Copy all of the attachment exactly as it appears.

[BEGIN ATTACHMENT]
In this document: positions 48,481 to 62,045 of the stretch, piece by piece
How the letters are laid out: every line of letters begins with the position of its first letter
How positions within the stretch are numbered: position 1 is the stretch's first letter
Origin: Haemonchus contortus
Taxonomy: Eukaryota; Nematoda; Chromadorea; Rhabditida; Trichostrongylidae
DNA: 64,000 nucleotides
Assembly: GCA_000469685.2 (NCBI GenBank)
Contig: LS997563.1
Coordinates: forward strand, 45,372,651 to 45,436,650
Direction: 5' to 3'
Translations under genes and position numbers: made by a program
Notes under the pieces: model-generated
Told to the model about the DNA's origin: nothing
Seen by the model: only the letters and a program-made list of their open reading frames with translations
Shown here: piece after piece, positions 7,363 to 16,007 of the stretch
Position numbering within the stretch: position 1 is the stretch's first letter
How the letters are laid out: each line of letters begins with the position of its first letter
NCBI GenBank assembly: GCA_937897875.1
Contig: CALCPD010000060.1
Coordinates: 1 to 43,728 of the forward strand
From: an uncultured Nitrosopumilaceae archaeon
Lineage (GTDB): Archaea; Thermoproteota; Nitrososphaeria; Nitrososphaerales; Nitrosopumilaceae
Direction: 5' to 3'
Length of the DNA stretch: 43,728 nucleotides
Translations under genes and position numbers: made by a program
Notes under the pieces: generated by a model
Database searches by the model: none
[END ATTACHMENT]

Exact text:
In this document: positions 48,481 to 62,045 of the stretch, piece by piece
How the letters are laid out: every line of letters begins with the position of its first letter
How positions within the stretch are numbered: position 1 is the stretch's first letter
Origin: Haemonchus contortus
Taxonomy: Eukaryota; Nematoda; Chromadorea; Rhabditida; Trichostrongylidae
DNA: 64,000 nucleotides
Assembly: GCA_000469685.2 (NCBI GenBank)
Contig: LS997563.1
Coordinates: forward strand, 45,372,651 to 45,436,650
Direction: 5' to 3'
Translations under genes and position numbers: made by a program
Notes under the pieces: model-generated
Told to the model about the DNA's origin: nothing
Seen by the model: only the letters and a program-made list of their open reading frames with translations
Shown here: piece after piece, positions 7,363 to 16,007 of the stretch
Position numbering within the stretch: position 1 is the stretch's first letter
How the letters are laid out: each line of letters begins with the position of its first letter
NCBI GenBank assembly: GCA_937897875.1
Contig: CALCPD010000060.1
Coordinates: 1 to 43,728 of the forward strand
From: an uncultured Nitrosopumilaceae archaeon
Lineage (GTDB): Archaea; Thermoproteota; Nitrososphaeria; Nitrososphaerales; Nitrosopumilaceae
Direction: 5' to 3'
Length of the DNA stretch: 43,728 nucleotides
Translations under genes and position numbers: made by a program
Notes under the pieces: generated by a model
Database searches by the model: none